Hospitals in Greater Manchester have deployed remote monitoring technology to free up beds for Covid-19 patients.

The Christie NHS Foundation Trust and Manchester University NHS Foundation Trust have implemented Patient Status Engine (PSE), a remote monitoring platform that allows clinicians to monitor patients in hospital and at home.

The solution, provided by Isansys Lifecare, automatically collects data including heart rate, respiration rate, heart rate variability, ECG, oxygen saturation, blood pressure and body temperature.

It then uses these measures, together with nurse scored data such as consciousness levels, to calculate a minute by minute NEWS 2 (National Early Warning Score) to detect early signs of deterioration.

Professor John Radford, director of research at The Christie and programme lead for patients using the technology, said: “The technology offers us a way of keeping a close eye on our patients while they’re at home.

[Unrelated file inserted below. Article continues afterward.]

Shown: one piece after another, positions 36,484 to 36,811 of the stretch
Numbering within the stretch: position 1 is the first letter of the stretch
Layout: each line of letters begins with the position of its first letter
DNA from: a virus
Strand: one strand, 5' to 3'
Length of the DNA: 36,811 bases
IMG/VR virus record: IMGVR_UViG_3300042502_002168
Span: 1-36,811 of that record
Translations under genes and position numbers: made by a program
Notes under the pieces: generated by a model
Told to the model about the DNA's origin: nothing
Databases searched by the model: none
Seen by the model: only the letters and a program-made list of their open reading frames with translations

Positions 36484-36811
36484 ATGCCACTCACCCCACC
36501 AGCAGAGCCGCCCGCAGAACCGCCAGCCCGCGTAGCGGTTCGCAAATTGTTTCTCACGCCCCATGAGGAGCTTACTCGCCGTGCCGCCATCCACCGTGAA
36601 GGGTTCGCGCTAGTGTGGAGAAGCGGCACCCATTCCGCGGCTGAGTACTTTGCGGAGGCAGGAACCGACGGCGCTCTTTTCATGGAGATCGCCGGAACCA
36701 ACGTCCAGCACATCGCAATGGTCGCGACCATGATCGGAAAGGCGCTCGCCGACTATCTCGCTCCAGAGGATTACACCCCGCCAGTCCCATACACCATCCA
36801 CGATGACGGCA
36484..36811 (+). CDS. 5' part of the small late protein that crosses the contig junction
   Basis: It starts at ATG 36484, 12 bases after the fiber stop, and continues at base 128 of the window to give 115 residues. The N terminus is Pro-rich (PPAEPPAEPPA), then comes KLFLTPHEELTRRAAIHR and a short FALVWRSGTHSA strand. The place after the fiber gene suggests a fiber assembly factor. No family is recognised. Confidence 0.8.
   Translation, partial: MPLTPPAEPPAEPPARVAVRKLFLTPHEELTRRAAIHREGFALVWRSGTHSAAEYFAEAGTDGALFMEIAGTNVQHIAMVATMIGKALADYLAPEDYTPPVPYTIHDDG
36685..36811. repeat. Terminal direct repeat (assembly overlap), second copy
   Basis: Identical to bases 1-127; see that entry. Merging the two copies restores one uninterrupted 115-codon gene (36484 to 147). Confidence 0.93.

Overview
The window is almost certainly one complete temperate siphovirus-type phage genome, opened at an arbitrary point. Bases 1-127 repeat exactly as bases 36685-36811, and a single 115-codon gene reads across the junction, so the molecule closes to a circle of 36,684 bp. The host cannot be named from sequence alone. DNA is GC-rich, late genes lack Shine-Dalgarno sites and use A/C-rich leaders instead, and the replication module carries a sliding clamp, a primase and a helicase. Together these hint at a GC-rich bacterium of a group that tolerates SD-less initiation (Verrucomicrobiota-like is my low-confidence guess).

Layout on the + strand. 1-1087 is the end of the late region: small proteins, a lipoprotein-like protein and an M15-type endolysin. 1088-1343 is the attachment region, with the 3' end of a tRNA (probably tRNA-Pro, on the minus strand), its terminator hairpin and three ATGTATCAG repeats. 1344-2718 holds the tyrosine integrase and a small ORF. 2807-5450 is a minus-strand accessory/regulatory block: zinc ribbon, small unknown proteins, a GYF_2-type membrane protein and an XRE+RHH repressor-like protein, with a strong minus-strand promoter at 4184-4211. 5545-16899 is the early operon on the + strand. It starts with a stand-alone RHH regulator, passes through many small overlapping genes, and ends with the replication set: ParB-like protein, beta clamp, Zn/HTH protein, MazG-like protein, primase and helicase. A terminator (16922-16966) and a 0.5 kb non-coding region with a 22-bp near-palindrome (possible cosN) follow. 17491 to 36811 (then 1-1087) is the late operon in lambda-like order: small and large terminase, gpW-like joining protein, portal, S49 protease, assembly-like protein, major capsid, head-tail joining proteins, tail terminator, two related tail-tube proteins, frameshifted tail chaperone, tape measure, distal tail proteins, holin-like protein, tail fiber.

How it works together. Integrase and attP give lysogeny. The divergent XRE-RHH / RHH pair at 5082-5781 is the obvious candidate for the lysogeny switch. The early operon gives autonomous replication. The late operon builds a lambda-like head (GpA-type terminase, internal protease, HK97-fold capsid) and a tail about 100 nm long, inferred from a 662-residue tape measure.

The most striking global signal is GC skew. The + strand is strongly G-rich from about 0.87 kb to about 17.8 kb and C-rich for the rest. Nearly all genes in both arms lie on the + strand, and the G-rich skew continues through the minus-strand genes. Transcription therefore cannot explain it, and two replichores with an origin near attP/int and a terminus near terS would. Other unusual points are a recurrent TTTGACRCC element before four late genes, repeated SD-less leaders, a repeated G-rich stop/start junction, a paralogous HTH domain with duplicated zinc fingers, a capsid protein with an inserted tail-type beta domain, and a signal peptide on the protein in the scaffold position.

“We hope the PSE will help us detect when a cancer patient with Covid-19 is deteriorating and needs to be reviewed in hospital. This is the first time this technology has been used for patients who aren’t in hospital in the UK, so it’s truly innovative, and if successful, could be used in other areas of medicine.”

It’s hoped the wireless monitoring technology will help clinicians identify and predict deteriorating patients faster and with less nurse to patient contact.

Keith Errey, chief executive of Isansys Lifecare, said: “The PSE has the capability to expand overall critical care capacity by continuously monitoring patients and establishing higher dependency beds in lower acuity areas of the hospital.

“This allows hospitals to preserve capacity for those Covid-19 patients who need escalated care and is also enabling healthcare providers to offer the necessary care for Covid-19 patients being treated at home.”